From the moment that I put in my 30 days notice (April 19th), I have been looking at things here a lot differently - especially the little things. Most of the little things here have made the biggest impact on the flavor of life here. I don't want to forget them. Like the random dirty glass jar of sausages in the hallway of my apartment complex. Its a giant jar of preserved sausage links in a dark yellowy-brown liquid hanging out in the hallway. It has been in the hallway of my complex since I got here in November - weirding me out every time I walked past it. About a week ago someone took the parchment paper off the top of the jar and a couple of flyers have dropped in....it has become marginally less weird and wayyyy more disgusting.
The day I wrote this blog in my journal was May 5th - Children's Day. Children's day is a national holiday in Korea, so we all got the day off of work. I decided to go to the park across from my apartment laying under a blossoming crab apple tree. My childhood neighbors, the Cockriels, have a crabapple tree bordering the property of my parents house. Every spring the old tree turns into a froth of pink and white petals, but I was under no misconceptions that I was back at home. As I wrote in my journal, petals kept floating down and covering the page where I was trying to write. Three young boys were playing soccer near me and the Hangul being spoken was blurring into background of the day.
As beautiful as I find this country, it's very lonely . The country has 48 and a half million people jam packed into a piece of land the approximate size of Indiana. There are people all around me every day, but I can't communicate with any of them. My only friends here are my co-workers - coincidentally, they are generally the only people who can speak English with any sort of fluency. Most days, I only get to converse with people between 9 to 5, Monday through Friday. I can understand that the feeling of isolation would be difficult to imagine for those at home, but I think that this is why it is so easy for foreigners to strike up conversations with the random people we meet on buses or trains. We are literally hungry for connections, as superficial as most of them might be.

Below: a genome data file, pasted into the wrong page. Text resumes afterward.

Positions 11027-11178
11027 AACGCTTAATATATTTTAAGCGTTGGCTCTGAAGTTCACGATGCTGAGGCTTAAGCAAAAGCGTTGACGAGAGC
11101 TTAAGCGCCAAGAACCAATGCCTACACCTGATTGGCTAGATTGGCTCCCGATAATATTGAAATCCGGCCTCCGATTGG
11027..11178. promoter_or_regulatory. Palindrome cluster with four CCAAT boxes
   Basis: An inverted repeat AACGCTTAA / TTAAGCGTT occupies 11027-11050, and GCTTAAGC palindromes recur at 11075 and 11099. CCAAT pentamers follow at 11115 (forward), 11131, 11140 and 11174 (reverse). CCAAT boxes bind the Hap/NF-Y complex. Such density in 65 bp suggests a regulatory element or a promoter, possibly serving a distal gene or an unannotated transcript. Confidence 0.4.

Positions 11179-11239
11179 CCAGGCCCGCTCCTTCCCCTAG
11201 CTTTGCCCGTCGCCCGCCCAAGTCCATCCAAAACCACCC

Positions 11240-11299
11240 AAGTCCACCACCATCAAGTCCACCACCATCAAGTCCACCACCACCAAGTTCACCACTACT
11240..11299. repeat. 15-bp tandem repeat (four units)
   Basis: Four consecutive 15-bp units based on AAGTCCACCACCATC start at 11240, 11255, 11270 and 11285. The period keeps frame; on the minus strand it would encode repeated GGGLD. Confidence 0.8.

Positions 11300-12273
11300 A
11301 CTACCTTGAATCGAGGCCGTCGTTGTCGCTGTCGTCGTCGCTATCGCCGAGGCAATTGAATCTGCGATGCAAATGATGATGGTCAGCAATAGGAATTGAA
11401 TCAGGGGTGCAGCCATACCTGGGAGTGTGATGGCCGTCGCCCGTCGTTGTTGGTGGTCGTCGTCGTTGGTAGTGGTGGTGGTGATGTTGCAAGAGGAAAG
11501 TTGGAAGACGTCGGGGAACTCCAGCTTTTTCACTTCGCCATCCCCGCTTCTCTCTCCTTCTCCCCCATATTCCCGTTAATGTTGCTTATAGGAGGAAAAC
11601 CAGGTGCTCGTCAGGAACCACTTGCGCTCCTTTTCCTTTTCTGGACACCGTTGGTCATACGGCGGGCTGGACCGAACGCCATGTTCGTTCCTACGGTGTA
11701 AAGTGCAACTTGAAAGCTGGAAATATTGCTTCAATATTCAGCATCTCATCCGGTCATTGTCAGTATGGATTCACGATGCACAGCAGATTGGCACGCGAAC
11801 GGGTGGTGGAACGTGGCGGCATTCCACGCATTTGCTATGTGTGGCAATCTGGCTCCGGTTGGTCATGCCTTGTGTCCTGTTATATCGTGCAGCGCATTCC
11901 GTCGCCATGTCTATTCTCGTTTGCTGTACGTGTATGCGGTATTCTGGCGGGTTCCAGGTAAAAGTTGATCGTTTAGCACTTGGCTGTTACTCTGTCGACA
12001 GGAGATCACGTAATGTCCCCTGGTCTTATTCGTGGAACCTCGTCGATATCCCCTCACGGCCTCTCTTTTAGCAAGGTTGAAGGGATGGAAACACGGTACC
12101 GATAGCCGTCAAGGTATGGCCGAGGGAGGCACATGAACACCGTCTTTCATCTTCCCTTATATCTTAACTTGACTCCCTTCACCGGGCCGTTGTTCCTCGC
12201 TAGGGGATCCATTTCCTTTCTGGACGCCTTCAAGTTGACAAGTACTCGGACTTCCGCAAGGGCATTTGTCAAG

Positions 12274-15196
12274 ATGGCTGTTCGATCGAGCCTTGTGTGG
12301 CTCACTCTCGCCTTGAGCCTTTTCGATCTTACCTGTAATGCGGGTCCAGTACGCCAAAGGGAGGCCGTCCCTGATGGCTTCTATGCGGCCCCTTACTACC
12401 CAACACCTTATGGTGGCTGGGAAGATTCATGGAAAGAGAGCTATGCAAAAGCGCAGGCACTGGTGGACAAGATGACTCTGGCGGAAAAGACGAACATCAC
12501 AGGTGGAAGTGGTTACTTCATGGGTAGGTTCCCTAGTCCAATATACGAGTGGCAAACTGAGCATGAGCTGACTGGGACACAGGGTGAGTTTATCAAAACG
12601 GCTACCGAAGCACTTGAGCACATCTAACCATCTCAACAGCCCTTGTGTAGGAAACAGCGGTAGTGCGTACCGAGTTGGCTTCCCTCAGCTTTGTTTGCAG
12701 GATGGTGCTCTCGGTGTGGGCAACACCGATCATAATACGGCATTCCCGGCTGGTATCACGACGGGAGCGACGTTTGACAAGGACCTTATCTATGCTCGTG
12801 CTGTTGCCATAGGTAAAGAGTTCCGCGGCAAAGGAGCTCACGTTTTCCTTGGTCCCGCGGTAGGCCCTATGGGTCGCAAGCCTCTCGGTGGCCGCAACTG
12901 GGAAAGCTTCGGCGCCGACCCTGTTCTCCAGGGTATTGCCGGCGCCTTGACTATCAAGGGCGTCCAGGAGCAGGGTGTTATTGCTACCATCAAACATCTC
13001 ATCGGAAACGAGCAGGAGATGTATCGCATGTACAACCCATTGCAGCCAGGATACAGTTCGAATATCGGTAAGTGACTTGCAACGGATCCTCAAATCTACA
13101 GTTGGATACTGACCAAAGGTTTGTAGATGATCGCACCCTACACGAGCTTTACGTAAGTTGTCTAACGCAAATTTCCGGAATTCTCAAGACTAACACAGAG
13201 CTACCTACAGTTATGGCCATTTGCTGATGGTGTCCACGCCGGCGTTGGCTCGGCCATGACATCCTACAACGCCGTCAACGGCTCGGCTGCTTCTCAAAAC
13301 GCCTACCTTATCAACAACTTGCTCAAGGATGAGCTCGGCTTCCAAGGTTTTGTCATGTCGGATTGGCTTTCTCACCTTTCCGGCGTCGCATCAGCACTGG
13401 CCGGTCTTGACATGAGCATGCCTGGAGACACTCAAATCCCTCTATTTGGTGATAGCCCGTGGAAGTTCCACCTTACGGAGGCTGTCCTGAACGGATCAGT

Within the past few weeks, Korea has become a place that I barely recognize. All the trees have flowered and brought out their leaves. The air smells alive and it is so warm now that I can skip outside without a coat! Maybe the transition here would have been so tough if the weather had been better when I got here.
I started running again. A whole month off. I feel like I am starting all over again, but I enjoy the sights I am seeing. My route out to the rice fields has gotten MUCH greener, and its nice to run into the wind and not feel like it is cutting me into pieces. The carp are mating in the Tongbok. I tried not to stop and stare at first, but I was glad to see that the Koreans are just as fascinated with it as I am. Its like the Discovery channel is in front of me. On my runs, I see people hanging out out at the banks of the stream watching the water thrashing wildly. The gnats are out too. On my way out yesterday, I ran straight into a giant cloud of them. I spent the next five minutes trying to rub them out of my eyes. On my way back in, I ducked my head down to keep them out of my face and watched them literally bouncing off my white shirt. When I blew my nose later that night, I found one in my tissue. Awesome.
I can't wait to come home. Pretty obvious, I know, but it is becoming a little bit of a problem. I dream about going home at night. I day dream about going home during the day. I spend my time after work looking for things to do in Kansas city and possible teaching positions.
Oooh Bonus Update! I got an interview opportunity! Turner Middle School. It is definitely a long shot, but even getting an interview in this economy feels like a coup. I signed up with the KEEB (Kansas Education Employment Board) and found out that for the entire state of Kansas, there are only 500 ish teaching jobs posted (elementary through high school) and there are 22,000 applicants vying for them. Man, I love those odds. Makes it more of a challenge....erm......yes.....this is what I keep telling myself.
Flight is scheduled for the 20th. See you then!